1. Of all things, I am currently addicted to “House of Cards” on Netflix. It’s the strangest thing, and even makes me feel a little grimy. Truthfully it’s everything I dislike about human interaction, but I guess that proves (at least on some level) we (or I) have a little animal left in us.
2. Never eat Taco Bell before a run (or anytime, really). Though, this article points out it may not be as bad as I think. The meat is actually 88% beef and 12% “signature recipe.” I was too scared to look up Caramel Empanadas.
3. I always say I’m gonna wear a Garmin simply to keep my pace “comfortable,” but it’s almost impossible to take an easy run when I wear that demon. I hear that “mile beep” and look down with the anticipation of Christmas morning. Sometimes I get a Chipotle Gift Card, other days it’s a lump of coal.
4. Exhaling on the seven stride is my comfort zone. This is a strange, but important key to my endurance. If I exhale while my left foot hits the ground, then exhale again after right, left, right, left, right, left, I know I can keep that pace for days. Once it creeps inside there, I’m “pushing.” The more relaxed I am, the more I can keep that breath at a faster speed, which led me to this next thought . . .
5. Now, I realize this may sound kind of obvious, but I never take anything for granted in triathlon. In one of my last posts I was talking about the importance of “the catch” and turnover rate in swimming. If we catch and pull the same amount of water, but you turn your stroke quicker, you will be faster. It occurred to me the same theory applies to running. If our strides are equal length but I churn quicker than you, I will be faster. In biking, the catch or stride equivalent would be the gear. If you’re in a bigger gear and we have the same RPM (assuming same weight, bike, etc) you will be moving faster. I’m not sure what this means or if it proves anything, but it seems like the more analogies I hear, the better the chances I will understand and improve.
7. I can’t neglect speed training. While thinking about the above concept, I decided to add 6×30-second sprints toward the end of my run. They weren’t “all-out” blasts, but about 80% with a huge focus on relaxing. I’ve always recognized the key to improvement as breaking thresholds by slowly getting comfortable at faster speeds. If I’m normally an 8:30/min guy and can stay relaxed and in control for a while at a 7 minute pace, holding 8 minutes doesn’t mess with my head as much.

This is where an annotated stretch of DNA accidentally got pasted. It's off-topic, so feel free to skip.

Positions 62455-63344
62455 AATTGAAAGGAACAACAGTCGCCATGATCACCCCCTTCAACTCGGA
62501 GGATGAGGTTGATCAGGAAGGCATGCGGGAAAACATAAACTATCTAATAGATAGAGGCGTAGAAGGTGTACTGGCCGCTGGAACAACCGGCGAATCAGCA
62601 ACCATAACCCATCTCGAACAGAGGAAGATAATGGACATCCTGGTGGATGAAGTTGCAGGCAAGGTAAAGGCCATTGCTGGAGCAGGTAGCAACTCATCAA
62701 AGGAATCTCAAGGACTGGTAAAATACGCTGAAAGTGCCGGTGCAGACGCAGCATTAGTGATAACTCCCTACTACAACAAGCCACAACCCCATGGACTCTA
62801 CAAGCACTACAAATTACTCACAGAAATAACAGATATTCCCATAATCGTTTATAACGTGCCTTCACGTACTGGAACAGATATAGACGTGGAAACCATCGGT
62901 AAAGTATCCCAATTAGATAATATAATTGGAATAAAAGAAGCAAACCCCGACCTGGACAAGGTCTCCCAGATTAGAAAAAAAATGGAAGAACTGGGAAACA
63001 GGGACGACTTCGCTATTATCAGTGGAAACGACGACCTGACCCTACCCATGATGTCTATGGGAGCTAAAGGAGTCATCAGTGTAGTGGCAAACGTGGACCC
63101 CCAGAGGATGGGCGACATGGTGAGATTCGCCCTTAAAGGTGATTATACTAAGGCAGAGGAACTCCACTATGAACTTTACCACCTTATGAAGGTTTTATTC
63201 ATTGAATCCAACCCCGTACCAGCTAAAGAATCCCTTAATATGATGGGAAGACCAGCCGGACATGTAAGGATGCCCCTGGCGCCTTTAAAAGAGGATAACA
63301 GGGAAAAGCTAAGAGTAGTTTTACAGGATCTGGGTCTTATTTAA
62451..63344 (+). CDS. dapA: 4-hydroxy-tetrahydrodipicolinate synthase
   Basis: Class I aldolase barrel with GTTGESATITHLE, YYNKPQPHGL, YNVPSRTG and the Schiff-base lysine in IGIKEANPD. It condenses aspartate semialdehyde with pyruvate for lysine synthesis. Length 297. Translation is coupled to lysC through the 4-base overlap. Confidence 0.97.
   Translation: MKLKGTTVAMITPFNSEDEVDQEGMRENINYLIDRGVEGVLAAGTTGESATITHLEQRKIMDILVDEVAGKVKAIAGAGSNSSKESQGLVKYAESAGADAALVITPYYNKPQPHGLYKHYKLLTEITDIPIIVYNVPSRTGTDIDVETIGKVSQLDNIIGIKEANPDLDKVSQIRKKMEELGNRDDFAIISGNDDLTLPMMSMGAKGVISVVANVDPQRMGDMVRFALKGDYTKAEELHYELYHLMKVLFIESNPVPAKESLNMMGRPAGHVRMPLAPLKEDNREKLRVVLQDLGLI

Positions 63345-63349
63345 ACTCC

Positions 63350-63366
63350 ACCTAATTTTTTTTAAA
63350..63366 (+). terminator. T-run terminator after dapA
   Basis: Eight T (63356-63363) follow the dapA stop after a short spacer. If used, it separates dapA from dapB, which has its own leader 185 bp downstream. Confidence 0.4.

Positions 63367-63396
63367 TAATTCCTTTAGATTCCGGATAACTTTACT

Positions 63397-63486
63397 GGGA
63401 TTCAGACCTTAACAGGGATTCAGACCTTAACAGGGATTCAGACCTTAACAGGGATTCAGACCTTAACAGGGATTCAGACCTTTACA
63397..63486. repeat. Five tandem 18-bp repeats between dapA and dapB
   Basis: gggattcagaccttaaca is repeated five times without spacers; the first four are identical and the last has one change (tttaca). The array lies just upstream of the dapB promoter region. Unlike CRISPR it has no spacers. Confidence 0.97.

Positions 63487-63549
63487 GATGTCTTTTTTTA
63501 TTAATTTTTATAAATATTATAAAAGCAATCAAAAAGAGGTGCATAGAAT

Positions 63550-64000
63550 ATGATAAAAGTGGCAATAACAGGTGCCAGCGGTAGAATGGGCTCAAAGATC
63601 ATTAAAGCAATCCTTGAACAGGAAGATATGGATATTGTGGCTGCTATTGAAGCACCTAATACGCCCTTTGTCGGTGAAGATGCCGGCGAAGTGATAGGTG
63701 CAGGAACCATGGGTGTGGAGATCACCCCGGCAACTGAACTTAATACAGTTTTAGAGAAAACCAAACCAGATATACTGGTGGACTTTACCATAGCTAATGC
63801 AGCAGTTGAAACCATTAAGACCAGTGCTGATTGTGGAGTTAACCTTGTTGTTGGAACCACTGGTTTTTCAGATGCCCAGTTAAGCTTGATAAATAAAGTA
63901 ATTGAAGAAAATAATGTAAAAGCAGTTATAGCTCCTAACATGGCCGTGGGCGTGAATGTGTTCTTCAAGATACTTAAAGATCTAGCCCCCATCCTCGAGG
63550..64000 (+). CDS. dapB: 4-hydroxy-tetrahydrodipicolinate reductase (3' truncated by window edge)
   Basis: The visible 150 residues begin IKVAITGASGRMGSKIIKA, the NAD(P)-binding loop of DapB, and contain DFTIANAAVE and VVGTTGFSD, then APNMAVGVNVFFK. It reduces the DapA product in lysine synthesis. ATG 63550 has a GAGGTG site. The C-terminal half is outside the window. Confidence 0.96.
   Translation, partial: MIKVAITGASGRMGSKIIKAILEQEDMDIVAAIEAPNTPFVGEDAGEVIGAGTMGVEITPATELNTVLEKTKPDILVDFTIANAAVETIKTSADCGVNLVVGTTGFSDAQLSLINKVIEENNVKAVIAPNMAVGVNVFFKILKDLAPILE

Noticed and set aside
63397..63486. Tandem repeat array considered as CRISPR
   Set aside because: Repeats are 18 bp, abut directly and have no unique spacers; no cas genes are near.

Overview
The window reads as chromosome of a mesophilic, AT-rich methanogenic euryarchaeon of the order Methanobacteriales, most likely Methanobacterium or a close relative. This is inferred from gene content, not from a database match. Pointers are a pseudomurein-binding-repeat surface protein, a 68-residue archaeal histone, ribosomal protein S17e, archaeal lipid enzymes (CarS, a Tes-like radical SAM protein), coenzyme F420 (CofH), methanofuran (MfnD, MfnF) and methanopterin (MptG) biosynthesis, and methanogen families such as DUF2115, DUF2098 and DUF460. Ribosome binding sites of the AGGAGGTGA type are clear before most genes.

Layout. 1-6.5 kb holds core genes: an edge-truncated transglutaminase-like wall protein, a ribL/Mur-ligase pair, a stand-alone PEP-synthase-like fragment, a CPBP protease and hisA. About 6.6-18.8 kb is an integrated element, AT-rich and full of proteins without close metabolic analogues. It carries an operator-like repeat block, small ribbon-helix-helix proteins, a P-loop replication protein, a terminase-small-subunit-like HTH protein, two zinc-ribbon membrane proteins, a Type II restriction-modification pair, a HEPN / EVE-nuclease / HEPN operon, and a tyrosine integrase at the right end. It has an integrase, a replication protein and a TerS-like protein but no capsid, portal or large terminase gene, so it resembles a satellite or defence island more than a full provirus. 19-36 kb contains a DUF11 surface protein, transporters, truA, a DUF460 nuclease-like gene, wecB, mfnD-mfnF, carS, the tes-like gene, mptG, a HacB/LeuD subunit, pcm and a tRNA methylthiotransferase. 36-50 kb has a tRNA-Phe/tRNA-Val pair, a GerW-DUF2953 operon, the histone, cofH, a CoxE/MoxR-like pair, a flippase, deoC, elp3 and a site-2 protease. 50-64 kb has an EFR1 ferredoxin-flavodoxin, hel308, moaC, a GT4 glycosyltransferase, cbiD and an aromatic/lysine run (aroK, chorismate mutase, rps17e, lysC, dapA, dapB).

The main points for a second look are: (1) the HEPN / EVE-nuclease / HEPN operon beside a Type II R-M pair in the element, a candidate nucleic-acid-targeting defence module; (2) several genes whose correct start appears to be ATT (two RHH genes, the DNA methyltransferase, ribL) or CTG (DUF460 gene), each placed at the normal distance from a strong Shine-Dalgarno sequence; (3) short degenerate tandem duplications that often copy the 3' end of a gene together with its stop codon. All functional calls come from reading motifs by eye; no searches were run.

8. Thank goodness for hills. I’ve said it before, but I’m really glad I started running in East Nashville. The “flats” around here are hillier than a lot of places. Just like the speed example, the more hills you run, the more you don’t even notice them. (This one’s for you, Corey).
8. Less coffee, more juice. I could just trade that second coffee for a fresh carrot/celery/parsley juice every morning, I think I’d be a lot better off. The dehydration trade-off alone would be worth the excruciating cleaning process.
9. I couldn’t help thinking about the trail run I missed this morning. My Nashville Running Company training group car-pooled over to Cookville and ran Bear Waller Gap Trail. The pictures everyone posted are incredible and make me cringe in envy (or give me another reason to quit Facebook). I guess that’s what happens when you’re up until 2:30 watching “House of Cards” and the convoy takes off at 7:00.
10. Speaking of guilt, my iPhone text message situation is totally whacked and I am starting to wonder if anyone likes me anymore. Apple has been under fire for this, but it does nothing to soothe my ego when friends don’t respond to my messages. Usually, it goes like this:
Me: Some super-sarcastic remark.
Friend: No Response.
Me (somewhat regretting the message): “Hey, man . . . you there?”
Friend: No Response.
Me: “Come on, you know I was just jacking you.”
Friend (two hours later): No Response.
Me: “Hey, I mean, you’re one of my best friends… I’m sorry!”
Friend (the next day): No Response.
Me: (looks sadly at phone… goes to Taco Bell).